Title:
Passive matrix display and manufacture method
Kind Code:
A1


Abstract:
A passive matrix display and manufacture method, which makes a various microstructure on the general substrate or flexible substrate, coat or inkjet a conductive layer between the microstructures, fill a plurality of display media in the gaps. The microstructure provides stronger strength for the cell gap. The device and method avoid the increased driving voltage arising from the residual layer in the embossing process.



Inventors:
Liao, Chi-chang (Tainan City, TW)
Lin, Yan-rung (Ping Tung Hsien, TW)
Ding, Jau-min (Taipei City, TW)
Sha, Yi-an (Taipei City, TW)
Application Number:
11/287302
Publication Date:
07/06/2006
Filing Date:
11/28/2005
Primary Class:
International Classes:
G02F1/1333
View Patent Images:



Primary Examiner:
MERLIN, JESSICA M
Attorney, Agent or Firm:
Houtteman Law LLC (PO Box 370, Merrifield, VA, 22116-0370, US)
Claims:
What is claimed is:

1. A passive matrix display, comprising of: an upper substrate and a lower substrate; a plurality of microstructures on said upper substrate, lower substrate or both; a conductive layer between said microstructures; and a plurality of display media filled in a cell gap between said upper substrate and said lower substrate.

2. The passive matrix display of claim 1, wherein said upper and lower substrates are glass substrates or flexible substrates.

3. The passive matrix display of claim 1, wherein said microstructures are a plurality of non-continuous microstructures or a plurality of continuous microstructures.

4. The passive matrix display of claim 3, wherein said non-continuous microstructures are circular, rectangular or other geometric shapes.

5. The passive matrix display of claim 1, wherein said the heights of microstructures are equal to or smaller than a cell gap.

6. The passive matrix display of claim 1, wherein said microstructures act as spacers, alignment layers, and/or banks.

7. The passive matrix display of claim 1, wherein said microstructures are arranged in the same direction.

8. The passive matrix display of claim 1, further comprising an alignment layer disposed on said conductive layer.

9. The passive matrix display of claim 1, further comprising a color filter layer formed between said microstructures.

10. The passive matrix display of claim 1, further comprising a plurality of polymers is formed by a polymerization and formed a sealed structure by said polymers.

11. The passive matrix display of claim 1, wherein said display medium is a liquid crystal.

12. A passive matrix display manufacture method, comprising the steps of: providing an upper substrate and a lower substrate; producing a plurality of microstructures on said upper substrate, lower substrates or both; forming a conductive layer between said microstructures on a residual layer; assembling said upper and lower substrates such that a gap is formed between the microstructures of the upper substrate and the microstructures of the lower substrate; and filling a plurality of display media on a cell gap.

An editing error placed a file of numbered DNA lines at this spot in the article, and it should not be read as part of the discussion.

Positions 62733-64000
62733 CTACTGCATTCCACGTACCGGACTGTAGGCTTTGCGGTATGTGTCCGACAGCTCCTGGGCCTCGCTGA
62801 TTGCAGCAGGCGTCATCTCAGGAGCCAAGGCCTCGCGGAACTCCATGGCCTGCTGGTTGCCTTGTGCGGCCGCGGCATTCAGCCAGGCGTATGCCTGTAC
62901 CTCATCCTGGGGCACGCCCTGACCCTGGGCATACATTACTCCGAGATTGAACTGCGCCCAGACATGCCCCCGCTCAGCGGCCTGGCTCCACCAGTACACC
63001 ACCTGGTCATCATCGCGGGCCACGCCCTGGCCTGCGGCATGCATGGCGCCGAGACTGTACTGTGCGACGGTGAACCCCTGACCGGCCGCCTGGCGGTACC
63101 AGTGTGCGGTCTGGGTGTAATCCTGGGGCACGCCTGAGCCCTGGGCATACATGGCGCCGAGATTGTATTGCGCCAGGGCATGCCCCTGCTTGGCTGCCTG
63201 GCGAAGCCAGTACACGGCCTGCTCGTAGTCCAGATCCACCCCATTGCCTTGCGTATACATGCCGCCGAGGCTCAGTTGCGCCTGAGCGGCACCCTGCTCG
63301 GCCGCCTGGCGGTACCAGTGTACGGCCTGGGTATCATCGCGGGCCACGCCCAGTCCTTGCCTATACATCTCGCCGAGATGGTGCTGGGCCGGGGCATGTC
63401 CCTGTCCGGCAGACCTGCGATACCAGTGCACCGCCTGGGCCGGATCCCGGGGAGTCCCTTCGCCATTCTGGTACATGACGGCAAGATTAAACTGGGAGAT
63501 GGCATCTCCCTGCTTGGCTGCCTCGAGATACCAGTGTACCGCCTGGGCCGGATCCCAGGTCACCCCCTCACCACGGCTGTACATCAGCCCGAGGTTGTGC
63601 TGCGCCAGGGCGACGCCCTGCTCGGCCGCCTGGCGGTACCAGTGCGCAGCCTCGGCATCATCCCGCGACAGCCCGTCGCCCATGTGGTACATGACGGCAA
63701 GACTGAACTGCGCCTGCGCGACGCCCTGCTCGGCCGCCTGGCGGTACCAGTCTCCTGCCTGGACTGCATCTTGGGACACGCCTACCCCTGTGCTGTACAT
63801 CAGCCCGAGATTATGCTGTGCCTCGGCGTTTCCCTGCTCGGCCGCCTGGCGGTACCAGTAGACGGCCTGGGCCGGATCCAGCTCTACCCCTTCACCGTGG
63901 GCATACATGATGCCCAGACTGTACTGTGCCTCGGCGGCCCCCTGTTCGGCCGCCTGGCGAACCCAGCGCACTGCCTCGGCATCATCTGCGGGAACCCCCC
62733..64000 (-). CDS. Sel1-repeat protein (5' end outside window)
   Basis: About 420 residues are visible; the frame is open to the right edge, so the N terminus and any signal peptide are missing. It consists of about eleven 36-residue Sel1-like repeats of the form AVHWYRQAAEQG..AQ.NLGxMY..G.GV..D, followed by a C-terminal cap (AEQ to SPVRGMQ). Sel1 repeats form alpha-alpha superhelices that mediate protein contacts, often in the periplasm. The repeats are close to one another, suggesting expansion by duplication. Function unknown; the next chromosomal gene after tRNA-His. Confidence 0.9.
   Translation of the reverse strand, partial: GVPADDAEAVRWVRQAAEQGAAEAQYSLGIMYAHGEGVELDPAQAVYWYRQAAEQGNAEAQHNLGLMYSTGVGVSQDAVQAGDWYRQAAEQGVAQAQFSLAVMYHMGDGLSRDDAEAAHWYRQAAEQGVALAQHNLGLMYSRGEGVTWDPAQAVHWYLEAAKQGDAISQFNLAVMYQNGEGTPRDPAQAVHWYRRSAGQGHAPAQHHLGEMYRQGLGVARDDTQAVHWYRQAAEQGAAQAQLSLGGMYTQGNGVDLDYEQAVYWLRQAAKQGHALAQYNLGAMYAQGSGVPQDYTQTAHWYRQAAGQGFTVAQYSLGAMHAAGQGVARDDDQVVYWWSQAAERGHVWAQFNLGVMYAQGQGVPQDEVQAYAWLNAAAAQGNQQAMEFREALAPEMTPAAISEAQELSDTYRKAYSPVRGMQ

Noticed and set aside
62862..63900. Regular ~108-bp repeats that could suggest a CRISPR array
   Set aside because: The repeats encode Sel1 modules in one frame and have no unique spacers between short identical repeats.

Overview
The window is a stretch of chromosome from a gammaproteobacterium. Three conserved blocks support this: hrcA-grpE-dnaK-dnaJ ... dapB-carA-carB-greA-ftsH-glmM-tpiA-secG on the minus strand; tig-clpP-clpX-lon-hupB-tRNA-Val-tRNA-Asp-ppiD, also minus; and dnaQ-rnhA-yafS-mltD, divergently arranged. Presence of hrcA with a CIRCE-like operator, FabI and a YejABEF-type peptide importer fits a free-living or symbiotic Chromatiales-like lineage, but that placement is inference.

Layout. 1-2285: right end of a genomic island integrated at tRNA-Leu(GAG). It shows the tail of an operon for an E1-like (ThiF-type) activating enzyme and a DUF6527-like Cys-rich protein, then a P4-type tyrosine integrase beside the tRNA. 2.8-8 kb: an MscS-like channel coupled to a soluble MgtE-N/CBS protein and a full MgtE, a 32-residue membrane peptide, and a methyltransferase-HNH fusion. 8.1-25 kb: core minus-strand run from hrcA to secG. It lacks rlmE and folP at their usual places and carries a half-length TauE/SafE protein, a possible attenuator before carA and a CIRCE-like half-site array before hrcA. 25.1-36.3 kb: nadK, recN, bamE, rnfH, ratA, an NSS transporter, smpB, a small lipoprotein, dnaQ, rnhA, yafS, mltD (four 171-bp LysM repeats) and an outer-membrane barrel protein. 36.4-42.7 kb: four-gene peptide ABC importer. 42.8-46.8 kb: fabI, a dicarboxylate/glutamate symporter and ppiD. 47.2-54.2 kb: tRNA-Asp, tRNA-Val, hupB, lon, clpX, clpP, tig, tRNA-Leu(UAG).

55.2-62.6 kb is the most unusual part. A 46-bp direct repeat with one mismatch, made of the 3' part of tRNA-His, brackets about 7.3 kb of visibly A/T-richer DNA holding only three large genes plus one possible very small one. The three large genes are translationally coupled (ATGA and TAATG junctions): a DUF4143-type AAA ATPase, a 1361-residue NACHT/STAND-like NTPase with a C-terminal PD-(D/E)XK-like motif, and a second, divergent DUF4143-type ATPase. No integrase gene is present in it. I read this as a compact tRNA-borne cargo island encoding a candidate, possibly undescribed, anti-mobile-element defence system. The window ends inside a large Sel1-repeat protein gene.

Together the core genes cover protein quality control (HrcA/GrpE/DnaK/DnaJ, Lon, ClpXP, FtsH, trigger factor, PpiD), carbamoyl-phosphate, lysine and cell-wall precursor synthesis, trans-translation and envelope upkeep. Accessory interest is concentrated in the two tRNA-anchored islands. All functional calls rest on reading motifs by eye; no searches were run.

13. The passive matrix display manufacture method of claim 12, wherein said upper and lower substrates are glass substrates or flexible substrates.

14. The passive matrix display manufacture method of claim 12, wherein said microstructures are produced by photo or heat polymerization, printing, or embossing.

15. The passive matrix display manufacture method of claim 12, wherein said microstructures are a plurality of non-continuous microstructures or a plurality of continuous microstructures.

16. The passive matrix display manufacture method of claim 15, wherein said non-continuous microstructures are circular, rectangular or other geometric shapes.

17. The passive matrix display manufacture method of claim 15, wherein said microstructures are not sealed and said display media can flow therein.

18. The passive matrix display manufacture method of claim 12, wherein the heights of said microstructures are equal to or smaller than a cell gap.

19. The passive matrix display manufacture method of claim 12, wherein said microstructure acts as spacers, alignment layers, and/or banks.

20. The passive matrix display manufacture method of claim 12, wherein said microstructures are arranged in the same direction.

21. The passive matrix display manufacture method of claim 12, wherein said conductive layer is formed by sputtering or inkjet printing on a substrate.